Several potential foster parents from the Brac had the opportunity to meet with government officials last week to learn more about how they can help vulnerable young children.
According to a press release, the Department of Children and Family Services began its drive to recruit foster parents in Cayman Brac with a meeting at the District Administration building on Feb. 9.
The information session, “Open Your Heart, Open Your Home,” was led by Adoption and Foster Care coordinator Nicole Carter and social workers Juliette Garricks and Lois Webb, and attracted nine people from across the island.
Ms. Carter previously noted the important role that foster parents play.
“Foster parents will forever hold a place in the hearts of the children they care for because they demonstrate love and kindness to children that are at their most vulnerable,” she said. “They are the unsung heroes of our community.”
Hillside Church pastor Audley Scott, a former deputy district commissioner for Cayman Brac who was among those in attendance, said, “I was there principally to hear all about the foster care process and what qualities the Department is looking for in potential foster parents.”
Mr. Scott left with several foster parent application forms and pamphlets to keep in his office for members of his congregation.
“I’ve always been interested in becoming a foster parent and was very interested in what the presenters had to say about my eligibility,” said Jacquline Chantiloupe, who said she welcomed the session as a chance to talk face-to-face with foster care experts.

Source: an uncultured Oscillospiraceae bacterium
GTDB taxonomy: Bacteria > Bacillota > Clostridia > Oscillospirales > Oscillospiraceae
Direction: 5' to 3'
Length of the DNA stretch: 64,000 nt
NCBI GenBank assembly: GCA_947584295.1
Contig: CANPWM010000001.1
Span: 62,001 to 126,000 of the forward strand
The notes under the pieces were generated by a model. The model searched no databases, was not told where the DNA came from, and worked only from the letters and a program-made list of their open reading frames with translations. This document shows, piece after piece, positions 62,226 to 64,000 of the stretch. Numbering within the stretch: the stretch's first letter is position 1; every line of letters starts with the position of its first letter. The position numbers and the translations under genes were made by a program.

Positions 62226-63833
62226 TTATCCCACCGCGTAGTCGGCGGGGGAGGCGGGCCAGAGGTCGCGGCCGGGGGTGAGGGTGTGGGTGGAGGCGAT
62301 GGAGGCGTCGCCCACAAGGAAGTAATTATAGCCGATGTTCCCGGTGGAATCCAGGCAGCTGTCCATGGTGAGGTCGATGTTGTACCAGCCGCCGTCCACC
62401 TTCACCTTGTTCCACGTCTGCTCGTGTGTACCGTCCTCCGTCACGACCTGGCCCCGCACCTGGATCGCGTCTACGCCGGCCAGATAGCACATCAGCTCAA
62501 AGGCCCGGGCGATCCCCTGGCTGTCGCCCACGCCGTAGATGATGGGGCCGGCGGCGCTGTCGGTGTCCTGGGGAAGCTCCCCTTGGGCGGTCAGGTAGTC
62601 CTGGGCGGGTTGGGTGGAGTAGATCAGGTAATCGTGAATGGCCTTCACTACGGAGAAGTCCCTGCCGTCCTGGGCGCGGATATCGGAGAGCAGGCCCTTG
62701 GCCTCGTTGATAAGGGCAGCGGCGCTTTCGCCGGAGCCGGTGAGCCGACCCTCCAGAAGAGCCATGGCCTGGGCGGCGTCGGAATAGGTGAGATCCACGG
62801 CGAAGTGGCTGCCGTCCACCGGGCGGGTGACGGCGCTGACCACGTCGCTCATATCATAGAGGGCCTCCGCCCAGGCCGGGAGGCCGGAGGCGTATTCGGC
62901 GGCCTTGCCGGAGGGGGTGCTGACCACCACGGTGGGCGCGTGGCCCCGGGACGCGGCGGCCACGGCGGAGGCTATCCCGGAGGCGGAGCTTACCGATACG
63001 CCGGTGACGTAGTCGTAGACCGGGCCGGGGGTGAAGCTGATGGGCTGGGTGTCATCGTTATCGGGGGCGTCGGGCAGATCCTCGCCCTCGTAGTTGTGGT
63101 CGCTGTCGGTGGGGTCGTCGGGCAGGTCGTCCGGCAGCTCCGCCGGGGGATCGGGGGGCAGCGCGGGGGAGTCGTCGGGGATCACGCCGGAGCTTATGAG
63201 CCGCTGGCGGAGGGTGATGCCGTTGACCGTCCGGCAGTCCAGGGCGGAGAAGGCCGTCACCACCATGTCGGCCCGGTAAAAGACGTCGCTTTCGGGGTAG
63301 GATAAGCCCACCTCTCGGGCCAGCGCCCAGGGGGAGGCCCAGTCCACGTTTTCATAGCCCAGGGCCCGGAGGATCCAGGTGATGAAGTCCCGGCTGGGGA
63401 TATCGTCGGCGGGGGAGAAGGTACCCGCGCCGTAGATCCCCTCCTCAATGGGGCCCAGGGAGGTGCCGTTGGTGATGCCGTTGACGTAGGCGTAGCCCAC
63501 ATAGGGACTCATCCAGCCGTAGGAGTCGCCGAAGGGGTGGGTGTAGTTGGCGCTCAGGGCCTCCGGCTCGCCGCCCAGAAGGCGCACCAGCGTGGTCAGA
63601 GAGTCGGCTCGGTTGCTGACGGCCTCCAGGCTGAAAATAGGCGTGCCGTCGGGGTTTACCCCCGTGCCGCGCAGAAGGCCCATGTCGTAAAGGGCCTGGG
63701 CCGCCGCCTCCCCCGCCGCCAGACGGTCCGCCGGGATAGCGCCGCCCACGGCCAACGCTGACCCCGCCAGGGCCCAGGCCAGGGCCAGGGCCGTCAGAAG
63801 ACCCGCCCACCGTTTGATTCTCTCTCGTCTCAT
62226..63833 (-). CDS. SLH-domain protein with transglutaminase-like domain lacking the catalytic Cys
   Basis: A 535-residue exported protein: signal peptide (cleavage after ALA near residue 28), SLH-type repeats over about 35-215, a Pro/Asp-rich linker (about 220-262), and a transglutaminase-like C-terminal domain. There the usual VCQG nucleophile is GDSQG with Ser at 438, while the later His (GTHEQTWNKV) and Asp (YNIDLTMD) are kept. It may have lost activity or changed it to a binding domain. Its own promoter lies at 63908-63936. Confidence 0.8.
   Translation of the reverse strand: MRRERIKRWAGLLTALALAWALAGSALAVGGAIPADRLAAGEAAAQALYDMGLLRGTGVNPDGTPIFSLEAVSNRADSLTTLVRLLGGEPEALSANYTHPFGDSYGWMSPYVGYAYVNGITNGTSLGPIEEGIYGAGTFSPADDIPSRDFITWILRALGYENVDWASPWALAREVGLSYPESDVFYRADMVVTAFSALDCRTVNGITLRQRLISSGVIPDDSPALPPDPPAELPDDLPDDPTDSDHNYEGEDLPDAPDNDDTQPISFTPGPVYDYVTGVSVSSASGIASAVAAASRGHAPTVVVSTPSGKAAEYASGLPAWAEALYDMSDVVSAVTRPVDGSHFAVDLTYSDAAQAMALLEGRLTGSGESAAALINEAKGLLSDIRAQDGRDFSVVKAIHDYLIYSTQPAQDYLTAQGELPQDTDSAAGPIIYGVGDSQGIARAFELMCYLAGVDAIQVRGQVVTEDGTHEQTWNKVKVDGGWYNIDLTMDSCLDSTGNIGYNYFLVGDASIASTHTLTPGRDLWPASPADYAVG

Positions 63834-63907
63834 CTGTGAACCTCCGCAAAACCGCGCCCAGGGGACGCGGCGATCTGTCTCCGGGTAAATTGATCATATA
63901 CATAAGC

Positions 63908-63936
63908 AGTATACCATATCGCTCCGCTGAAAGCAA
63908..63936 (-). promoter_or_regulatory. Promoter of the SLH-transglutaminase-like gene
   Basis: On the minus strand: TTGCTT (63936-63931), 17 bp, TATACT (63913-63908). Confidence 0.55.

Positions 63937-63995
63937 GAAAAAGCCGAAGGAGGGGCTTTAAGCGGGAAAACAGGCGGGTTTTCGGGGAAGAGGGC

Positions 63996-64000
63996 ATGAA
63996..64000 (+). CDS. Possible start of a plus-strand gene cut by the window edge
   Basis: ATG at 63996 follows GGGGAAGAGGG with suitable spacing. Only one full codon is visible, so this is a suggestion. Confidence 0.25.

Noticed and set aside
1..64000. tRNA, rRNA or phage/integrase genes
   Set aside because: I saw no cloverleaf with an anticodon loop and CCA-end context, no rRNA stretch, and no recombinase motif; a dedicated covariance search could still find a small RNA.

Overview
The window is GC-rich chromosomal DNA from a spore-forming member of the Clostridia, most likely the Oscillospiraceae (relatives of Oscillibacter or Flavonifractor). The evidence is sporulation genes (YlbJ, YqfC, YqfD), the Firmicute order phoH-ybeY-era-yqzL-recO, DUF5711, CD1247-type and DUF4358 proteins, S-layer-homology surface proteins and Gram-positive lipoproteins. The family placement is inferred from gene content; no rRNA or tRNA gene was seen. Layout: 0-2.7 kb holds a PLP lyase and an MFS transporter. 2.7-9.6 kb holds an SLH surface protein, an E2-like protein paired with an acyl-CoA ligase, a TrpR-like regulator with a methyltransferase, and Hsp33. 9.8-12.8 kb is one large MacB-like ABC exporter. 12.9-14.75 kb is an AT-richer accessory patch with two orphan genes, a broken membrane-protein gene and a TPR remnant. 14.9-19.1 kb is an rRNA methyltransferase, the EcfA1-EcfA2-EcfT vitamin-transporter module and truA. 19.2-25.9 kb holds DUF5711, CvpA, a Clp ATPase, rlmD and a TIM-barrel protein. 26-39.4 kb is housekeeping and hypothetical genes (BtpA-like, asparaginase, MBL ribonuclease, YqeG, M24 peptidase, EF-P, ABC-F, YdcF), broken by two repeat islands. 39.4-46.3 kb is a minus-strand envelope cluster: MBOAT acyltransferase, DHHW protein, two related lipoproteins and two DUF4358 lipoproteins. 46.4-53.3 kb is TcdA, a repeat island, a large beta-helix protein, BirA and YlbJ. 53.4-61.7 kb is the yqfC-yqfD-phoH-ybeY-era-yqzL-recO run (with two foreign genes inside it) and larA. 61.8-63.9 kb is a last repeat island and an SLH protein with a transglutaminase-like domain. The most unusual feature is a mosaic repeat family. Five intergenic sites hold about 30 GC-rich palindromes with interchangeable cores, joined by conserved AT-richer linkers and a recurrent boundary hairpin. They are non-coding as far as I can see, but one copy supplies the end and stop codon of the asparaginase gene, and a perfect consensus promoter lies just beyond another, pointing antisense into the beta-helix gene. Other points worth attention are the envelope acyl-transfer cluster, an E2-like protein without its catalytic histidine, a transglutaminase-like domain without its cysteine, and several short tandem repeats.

“I am certain I could give a loving foster home to a child in need … and will work towards becoming a foster parent in the future,” she said.
The session gave practical details of what the local foster care process involves and invited those ready to sign on to take the initial application steps. There was also a question-and-answer segment.
The presenters outlined the different types of care, which include respite, emergency and short- and long-term care. They also discussed the reasons some children need foster care, what it takes to be an effective foster parent, the challenges foster parents may face, access, contact and visits between the foster child, siblings and their birth parents, preference when making placements to keep siblings together whenever possible, and what kind of help foster parents receive.
A press release states that the initiative is an important aspect of the protective service interventions provided by the Department of Children and Family Services.
“Having identified the need for this service in Cayman Brac, we are seeking to develop, grow and expand on our ability to care for children using families from within your community to assist children who require care and protection away from their home,” said Department Director Felicia Robinson.
“Rather than take a child or siblings from the Brac, we would much rather keep them here with supportive foster parents in the same community where they can remain in the same school and be with their friends.”